Abstract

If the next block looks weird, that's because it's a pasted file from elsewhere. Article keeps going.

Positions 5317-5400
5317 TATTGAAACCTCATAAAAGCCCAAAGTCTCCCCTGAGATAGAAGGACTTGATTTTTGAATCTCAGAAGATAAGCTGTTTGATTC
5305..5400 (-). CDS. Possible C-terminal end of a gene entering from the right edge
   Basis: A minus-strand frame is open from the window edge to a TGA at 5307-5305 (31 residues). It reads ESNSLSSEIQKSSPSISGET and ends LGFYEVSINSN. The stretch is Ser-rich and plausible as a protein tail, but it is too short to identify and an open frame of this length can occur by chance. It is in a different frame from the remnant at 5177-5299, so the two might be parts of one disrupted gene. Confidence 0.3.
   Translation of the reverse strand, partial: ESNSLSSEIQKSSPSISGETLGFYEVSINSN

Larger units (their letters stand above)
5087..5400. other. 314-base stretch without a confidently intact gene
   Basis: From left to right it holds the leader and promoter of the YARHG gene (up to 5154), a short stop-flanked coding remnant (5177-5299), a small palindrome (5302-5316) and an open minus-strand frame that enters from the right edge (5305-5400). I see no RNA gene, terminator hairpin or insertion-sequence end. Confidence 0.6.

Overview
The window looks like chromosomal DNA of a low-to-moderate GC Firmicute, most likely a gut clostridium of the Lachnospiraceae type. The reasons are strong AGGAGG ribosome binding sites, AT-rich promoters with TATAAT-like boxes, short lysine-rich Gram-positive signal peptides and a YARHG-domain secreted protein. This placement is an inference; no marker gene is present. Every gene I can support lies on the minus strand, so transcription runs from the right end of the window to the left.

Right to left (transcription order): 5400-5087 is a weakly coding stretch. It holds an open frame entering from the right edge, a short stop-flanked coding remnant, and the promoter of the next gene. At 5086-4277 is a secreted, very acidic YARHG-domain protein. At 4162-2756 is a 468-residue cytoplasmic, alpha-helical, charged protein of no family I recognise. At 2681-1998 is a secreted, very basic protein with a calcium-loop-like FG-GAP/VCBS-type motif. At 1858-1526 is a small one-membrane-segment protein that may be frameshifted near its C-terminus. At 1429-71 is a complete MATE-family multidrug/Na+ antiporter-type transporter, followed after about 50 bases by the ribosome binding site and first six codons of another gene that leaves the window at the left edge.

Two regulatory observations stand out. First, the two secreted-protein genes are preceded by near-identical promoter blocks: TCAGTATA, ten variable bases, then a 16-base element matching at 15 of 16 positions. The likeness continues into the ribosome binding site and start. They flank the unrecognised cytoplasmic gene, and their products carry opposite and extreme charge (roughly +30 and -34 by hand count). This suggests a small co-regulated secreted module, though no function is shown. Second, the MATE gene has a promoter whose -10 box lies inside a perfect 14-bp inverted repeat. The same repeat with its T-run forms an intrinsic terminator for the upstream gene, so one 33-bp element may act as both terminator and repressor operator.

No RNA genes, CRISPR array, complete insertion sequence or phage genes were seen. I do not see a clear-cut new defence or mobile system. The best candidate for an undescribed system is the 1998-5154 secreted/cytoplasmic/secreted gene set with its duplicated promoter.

Aragonitic clathrites are methane-derived precipitates that are found at sites of massive near-seafloor gas hydrate (clathrate) accumulations at the summit of southern Hydrate Ridge, Cascadia margin. These platy carbonate precipitates form inside or in proximity to gas hydrate, which in our study site currently coexists with a fluid that is highly enriched in dissolved ions as salts are excluded during gas hydrate formation. The clathrites record the preferential incorporation of 18O into the hydrate structure and hence the enrichment of 16O in the surrounding brine. We measured δ18O values as high as 2.27‰ relative to Peedee belemnite that correspond to a fluid composition of −1.18‰ relative to standard mean ocean water. The same trend can be observed in Ca isotopes. Ongoing clathrite precipitation causes enrichment of the 44Ca in the fluid and hence in the carbonates. Carbon isotopes confirm a methane source for the carbonates. Our triple stable isotope approach that uses the three main components of carbonates (Ca, C, O) provides insight into multiple parameters influencing the isotopic composition of the pore water and hence the isotopic composition of the clathrites. This approach provides a tool to monitor the geochemical processes during clathrate and clathrite formation, thus recording the evolution of the geochemical environment of gas hydrate systems.

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